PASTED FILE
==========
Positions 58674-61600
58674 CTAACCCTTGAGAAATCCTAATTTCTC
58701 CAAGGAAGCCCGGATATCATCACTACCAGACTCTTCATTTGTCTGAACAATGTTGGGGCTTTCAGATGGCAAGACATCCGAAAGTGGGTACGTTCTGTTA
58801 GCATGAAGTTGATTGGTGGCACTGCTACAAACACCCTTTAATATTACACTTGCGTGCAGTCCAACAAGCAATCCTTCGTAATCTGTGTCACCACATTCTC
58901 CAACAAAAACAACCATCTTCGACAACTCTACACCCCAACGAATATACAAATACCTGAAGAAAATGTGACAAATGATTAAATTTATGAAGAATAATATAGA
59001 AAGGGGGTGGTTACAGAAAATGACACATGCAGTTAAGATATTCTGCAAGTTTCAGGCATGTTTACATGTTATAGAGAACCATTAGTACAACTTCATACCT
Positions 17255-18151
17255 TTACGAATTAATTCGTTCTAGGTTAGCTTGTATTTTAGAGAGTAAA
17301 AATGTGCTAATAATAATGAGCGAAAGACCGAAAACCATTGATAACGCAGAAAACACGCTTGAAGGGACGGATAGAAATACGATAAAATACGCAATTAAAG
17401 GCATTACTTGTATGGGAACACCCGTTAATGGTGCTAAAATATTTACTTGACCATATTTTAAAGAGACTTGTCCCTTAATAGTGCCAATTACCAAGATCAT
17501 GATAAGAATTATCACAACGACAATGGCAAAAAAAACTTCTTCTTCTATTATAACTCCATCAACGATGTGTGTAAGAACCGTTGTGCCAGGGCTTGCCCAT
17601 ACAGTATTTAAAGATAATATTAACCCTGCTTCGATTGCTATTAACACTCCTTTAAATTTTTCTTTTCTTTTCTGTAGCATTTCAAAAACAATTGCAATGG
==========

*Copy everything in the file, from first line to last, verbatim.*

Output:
Positions 58674-61600
58674 CTAACCCTTGAGAAATCCTAATTTCTC
58701 CAAGGAAGCCCGGATATCATCACTACCAGACTCTTCATTTGTCTGAACAATGTTGGGGCTTTCAGATGGCAAGACATCCGAAAGTGGGTACGTTCTGTTA
58801 GCATGAAGTTGATTGGTGGCACTGCTACAAACACCCTTTAATATTACACTTGCGTGCAGTCCAACAAGCAATCCTTCGTAATCTGTGTCACCACATTCTC
58901 CAACAAAAACAACCATCTTCGACAACTCTACACCCCAACGAATATACAAATACCTGAAGAAAATGTGACAAATGATTAAATTTATGAAGAATAATATAGA
59001 AAGGGGGTGGTTACAGAAAATGACACATGCAGTTAAGATATTCTGCAAGTTTCAGGCATGTTTACATGTTATAGAGAACCATTAGTACAACTTCATACCT
Positions 17255-18151
17255 TTACGAATTAATTCGTTCTAGGTTAGCTTGTATTTTAGAGAGTAAA
17301 AATGTGCTAATAATAATGAGCGAAAGACCGAAAACCATTGATAACGCAGAAAACACGCTTGAAGGGACGGATAGAAATACGATAAAATACGCAATTAAAG
17401 GCATTACTTGTATGGGAACACCCGTTAATGGTGCTAAAATATTTACTTGACCATATTTTAAAGAGACTTGTCCCTTAATAGTGCCAATTACCAAGATCAT
17501 GATAAGAATTATCACAACGACAATGGCAAAAAAAACTTCTTCTTCTATTATAACTCCATCAACGATGTGTGTAAGAACCGTTGTGCCAGGGCTTGCCCAT
17601 ACAGTATTTAAAGATAATATTAACCCTGCTTCGATTGCTATTAACACTCCTTTAAATTTTTCTTTTCTTTTCTGTAGCATTTCAAAAACAATTGCAATGG